Julie Delsoldato doesn't know what she would do if she wasn't making glass beads.
Each one is unique, and a lasting gift with a very personal connection. Delsoldato crafts beads with your loved ones ashes for her business, The Golden Bead. "I hear so many people say, I have so and so in the closet, I should do that -- I have them all lined up on the mantel," Delsoldato said.
She first makes a round glass bead, then rolls it through the ashes while the glass is still hot. The cremains are then preserved by encasing the bead in clear glass. The beads get turned into things like jewelry and sculptures. Every bead is different and can be customized. "It's an awesome feeling to have them with you everyday," Delsoldato said.
On this day the ashes of a cat and a dog were her medium. When The Golden Bead started three years ago, Delsoldato just made plain beads with her partner in crime -- Remington. "My Golden Retriever, Remington, loved making them with me. All I would say is, 'It's time to make the beads,' and he would go down with me and he'd be by my side the entire time," she said.
Remington passed away from bone cancer when he was eight. It was a difficult time for Delsoldato. She couldn't bear to create without him. She buried Remington, but one day came across a hair ball she had saved from him. She decided to put some of his fur into a bead. She was so impressed with the pattern it created in the bead she tried something else. "I had my moms ashes, so I decided to put the ashes in the bead, and I loved the look of it," she said. "Just having her with me everyday -- I get comfort from that."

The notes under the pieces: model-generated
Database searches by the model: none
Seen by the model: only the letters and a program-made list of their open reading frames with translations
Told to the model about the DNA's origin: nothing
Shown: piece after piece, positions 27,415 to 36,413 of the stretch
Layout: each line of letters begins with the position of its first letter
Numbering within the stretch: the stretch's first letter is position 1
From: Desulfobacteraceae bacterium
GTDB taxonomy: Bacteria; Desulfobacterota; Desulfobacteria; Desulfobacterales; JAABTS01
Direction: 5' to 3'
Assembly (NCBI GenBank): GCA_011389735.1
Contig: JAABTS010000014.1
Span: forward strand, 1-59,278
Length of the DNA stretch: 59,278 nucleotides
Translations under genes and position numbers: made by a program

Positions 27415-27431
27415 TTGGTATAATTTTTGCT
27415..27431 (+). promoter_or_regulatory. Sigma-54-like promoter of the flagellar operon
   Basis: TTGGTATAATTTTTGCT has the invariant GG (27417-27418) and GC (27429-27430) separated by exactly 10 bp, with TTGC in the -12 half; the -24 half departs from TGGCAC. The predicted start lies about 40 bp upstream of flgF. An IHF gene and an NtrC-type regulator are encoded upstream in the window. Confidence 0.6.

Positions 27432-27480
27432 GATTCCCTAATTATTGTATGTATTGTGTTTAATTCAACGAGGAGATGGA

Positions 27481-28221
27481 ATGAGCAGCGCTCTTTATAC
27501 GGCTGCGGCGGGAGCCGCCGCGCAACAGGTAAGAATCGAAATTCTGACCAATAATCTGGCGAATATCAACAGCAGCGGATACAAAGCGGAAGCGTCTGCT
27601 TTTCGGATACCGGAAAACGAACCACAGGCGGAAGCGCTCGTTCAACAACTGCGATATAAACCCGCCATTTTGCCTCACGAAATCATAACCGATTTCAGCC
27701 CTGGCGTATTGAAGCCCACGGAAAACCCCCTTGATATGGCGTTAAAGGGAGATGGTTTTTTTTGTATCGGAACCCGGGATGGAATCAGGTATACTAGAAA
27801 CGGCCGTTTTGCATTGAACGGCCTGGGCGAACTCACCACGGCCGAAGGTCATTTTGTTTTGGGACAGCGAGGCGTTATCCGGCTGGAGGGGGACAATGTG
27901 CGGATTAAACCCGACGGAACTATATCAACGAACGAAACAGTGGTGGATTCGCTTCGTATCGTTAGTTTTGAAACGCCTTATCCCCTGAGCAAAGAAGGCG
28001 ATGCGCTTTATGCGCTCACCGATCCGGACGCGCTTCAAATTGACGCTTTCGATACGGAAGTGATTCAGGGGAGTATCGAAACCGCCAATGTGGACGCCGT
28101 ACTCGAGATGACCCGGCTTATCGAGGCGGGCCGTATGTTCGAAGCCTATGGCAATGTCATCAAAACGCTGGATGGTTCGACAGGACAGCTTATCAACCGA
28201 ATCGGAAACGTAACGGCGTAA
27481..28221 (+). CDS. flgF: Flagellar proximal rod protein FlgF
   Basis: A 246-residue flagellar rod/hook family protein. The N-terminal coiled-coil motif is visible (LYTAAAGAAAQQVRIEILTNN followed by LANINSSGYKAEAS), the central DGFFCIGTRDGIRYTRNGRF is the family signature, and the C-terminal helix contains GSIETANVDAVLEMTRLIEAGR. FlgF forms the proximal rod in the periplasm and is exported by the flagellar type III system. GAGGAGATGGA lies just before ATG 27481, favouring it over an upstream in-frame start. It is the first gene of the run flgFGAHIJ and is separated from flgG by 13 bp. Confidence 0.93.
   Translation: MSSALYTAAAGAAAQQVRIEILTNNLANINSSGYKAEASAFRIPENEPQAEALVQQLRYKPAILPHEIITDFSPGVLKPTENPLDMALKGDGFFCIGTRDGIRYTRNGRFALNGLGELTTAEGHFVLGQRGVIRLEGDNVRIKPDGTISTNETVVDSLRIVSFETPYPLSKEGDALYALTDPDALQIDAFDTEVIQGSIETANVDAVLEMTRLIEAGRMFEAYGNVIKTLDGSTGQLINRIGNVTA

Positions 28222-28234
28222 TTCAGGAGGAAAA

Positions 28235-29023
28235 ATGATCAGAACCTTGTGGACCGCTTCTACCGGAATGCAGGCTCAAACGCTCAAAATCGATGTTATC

Delsoldato likes to know something about the person, or pet, she's working with -- their name and their story. She sends out vials in the mail. Customers put a small amount of the cremains in the vial and ship it back. Any remainders are returned to the sender. Beads start at $45 and go up from there. A necklace can cost around $300. There's a two week turn around time. Delsoldato knows the beads aren't for everyone, but says the people who do appreciate her work find it comforting and freeing. "The hugs that people give are just amazing. You feel them so deep because they're healing and helping," she said.
A tangible connection to a loved one who passed, with beads that are Made in Vermont.
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